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Visualizing Peace(ful Cities): The Invisible Urbicide Project

    In autumn 2022, I created the Invisible Urbicide Project to encourage a general audience to visualize peace architecturally, since I believe that the built environment is overlooked as an actor in contemporary crises. The Instagram profile which I created as the hub for the project poses two questions: 1) Is the city dying, and if so: what implications does that have for peace?, and 2) Can architectural theory help us reimagine urban space and rediscover our sense of place, with positive benefits for peace? I have focused particularly on producing thought-provoking content in response to the first question, because visualizing the fragmented city is essential to visualizing the cohesive, inclusive, sustainable city. 

    The concept of ‘place‘ structured my methodological approach to visualizing the fragmented city, as well as possible ways forward. ‘Place’ foregrounds cultural renewal and placemaking instead of techno-centric design and extensive construction, which feature heavily in the urban models I have reflected on in my Visualising Peace(ful) Cities series linked below. 

    As my poem, featured above, concludes, ‘belonging is peace in its most potent form’. Through digestible posts on the Invisible Urbicide Project Instagram, from accessible reflections on relevant scholarship to interactive activities, I examine peace through the lens of place. I aim to explore how the concept of belonging, and alienation in its absence, disrupts standard imagery of peaceful environments, usually comprised of utopian public spaces, abundant nature, and affluent private architecture, to encourage more inclusive, human-centric, and community-led design thinking and placemaking.     

    Invisible urbicide is based on the concept of urbicide, which is defined as the killing of a city. It is usually used to describe the military strategy of urban destruction. However, in my research it was not mass destruction, loss of resources and infrastructure, or military defeat that was emphasized as the goal of urbicide, but rather the destruction of civilian homes – and the sense of belonging that is bound up with them. (This podcast offers an excellent introduction to this kind of urbicide, as part its wider discussion of ‘the architecture of war and peace’.) In other words, as well as demolishing physical objects, urbicide destroys something that is not entirely tangible: sense of place.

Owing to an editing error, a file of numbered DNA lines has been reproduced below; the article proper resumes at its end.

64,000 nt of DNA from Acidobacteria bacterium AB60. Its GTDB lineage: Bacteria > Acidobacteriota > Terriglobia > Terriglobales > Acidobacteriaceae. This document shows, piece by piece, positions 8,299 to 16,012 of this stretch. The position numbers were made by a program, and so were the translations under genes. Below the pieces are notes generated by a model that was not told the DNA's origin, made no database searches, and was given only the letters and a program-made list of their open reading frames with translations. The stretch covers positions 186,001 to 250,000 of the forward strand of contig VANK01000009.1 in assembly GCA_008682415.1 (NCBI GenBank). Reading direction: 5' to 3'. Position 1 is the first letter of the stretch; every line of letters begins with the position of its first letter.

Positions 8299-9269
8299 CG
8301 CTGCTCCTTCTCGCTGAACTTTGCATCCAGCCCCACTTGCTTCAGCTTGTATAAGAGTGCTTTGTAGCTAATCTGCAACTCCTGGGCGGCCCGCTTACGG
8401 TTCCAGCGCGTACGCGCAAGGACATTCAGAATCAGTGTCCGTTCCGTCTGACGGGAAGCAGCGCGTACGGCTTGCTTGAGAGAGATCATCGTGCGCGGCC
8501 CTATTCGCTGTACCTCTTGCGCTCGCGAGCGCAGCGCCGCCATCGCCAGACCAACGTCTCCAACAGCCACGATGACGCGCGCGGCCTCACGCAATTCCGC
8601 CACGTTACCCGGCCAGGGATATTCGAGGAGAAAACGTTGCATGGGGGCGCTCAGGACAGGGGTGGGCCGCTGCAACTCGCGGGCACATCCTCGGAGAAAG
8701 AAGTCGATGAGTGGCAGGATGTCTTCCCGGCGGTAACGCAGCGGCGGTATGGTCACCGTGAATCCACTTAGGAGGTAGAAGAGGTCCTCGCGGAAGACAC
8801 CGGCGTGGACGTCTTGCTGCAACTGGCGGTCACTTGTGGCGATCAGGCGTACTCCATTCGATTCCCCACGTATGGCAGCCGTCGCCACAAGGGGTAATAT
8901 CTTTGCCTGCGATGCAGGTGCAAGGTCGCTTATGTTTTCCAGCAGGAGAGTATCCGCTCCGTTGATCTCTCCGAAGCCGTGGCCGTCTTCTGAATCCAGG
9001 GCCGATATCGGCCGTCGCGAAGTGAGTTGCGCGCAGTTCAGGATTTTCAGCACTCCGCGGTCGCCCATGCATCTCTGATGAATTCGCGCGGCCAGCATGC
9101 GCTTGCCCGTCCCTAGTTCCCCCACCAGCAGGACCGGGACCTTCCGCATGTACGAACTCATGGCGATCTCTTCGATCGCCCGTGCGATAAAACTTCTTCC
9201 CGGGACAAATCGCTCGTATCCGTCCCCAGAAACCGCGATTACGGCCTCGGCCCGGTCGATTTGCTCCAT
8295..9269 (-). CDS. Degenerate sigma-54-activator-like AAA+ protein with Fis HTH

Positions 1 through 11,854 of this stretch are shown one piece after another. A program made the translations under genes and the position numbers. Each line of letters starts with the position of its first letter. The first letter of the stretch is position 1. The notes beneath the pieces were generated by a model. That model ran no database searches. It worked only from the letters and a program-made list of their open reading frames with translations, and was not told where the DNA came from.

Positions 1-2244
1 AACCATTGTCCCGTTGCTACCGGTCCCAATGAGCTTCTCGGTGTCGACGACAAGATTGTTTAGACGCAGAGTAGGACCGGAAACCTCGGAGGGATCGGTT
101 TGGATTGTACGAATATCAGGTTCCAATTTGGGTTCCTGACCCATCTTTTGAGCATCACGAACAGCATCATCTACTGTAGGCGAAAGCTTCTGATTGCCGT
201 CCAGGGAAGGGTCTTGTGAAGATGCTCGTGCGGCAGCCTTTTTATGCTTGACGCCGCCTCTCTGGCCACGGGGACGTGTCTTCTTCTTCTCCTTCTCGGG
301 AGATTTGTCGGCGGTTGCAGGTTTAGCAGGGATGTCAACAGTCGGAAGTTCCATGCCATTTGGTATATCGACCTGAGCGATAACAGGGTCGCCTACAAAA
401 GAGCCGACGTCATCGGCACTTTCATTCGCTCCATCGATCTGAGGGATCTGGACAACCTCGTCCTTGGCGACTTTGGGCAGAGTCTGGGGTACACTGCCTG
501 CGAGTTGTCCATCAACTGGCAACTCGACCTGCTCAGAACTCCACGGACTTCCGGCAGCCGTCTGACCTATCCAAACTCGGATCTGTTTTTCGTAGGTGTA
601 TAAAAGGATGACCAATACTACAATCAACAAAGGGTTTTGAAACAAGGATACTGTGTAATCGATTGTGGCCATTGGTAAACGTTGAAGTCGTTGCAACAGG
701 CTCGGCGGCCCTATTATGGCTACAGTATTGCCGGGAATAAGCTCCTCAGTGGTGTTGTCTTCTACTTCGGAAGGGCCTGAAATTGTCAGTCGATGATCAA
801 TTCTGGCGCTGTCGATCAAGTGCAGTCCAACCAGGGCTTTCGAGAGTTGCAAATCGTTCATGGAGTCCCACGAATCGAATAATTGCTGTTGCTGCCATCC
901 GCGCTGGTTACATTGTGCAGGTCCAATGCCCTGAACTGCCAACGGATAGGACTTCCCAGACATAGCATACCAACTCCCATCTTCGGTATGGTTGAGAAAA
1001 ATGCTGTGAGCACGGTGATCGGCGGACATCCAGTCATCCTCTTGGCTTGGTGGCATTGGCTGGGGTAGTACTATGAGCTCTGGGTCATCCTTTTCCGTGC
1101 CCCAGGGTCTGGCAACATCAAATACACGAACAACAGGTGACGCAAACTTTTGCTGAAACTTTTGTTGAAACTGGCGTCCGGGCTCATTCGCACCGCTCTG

I observed that digital technology and consumption, among other factors, are diminishing people’s connection to nature and community, ‘killing’ the distinct identity of the environment in which they reside. Therefore, sense of place is being lost in cities that think they are protected from bombs and war. They are experiencing invisible urbicide. The aim of the project is not to equate invisible urbicide with military urbicide, but rather to destabilize the Global North’s false assumption that peace, prosperity and safety are synonymous in their cities. Furthermore, I want to explore how invisible urbicide, which is universal in nature, reveals the interconnection of the world’s disparate built environments.  

    Initially, I wanted to know what peacebuilding architecture looks like. Is there a specific aesthetic or architectural school that could combat invisible urbicide? I found no answer to this question. But I now realize that it was a futile question to pose in the first place. What I discovered in my research was that architecture is perpetually reconstructed. Every time a building is experienced by someone, it emerges anew. Therefore, all architecture has peacebuilding potential if it is able to be experienced and understood. This recognition of place, the feeling that you are somewhere rather than anywhere, has less to do with where you are, and more to do with who you are. Your experience of architecture is as much shaped by the environment itself, as by your memories, culture, heritage, degree of familiarity, etc. Therefore, it is architectural theory (what narrative does architecture tell us about humanity?), rather than architecture (what can we build?), that I aim to explore as I grow the Invisible Urbicide Project. 

    What do you think?

    • Do you think the city is dying? If so, how have you observed the deterioration of urban functions and community identity where you live or in cities you have visited?
    • Do you think your sense of place and sense of peace are connected? If so, how do you visualize their intersection?
    • Do you think that being engaged with the digital world has in any noticeable way altered your experience of the physical world? Has this shift affected your sense of inner peace?

    If you enjoyed this item in our museum…

    You might also enjoy ‘Visualizing Peace(ful Cities): The 15-Minute City’, ‘Visualizing Peace(ful Cities): The Line in Neom’, ‘Visualizing Peace(ful Cities): The Experimental City’, and ‘Visualizing Peace(ful Cities): Arcosanti’.

    Eleni Spiliotes, December 2022

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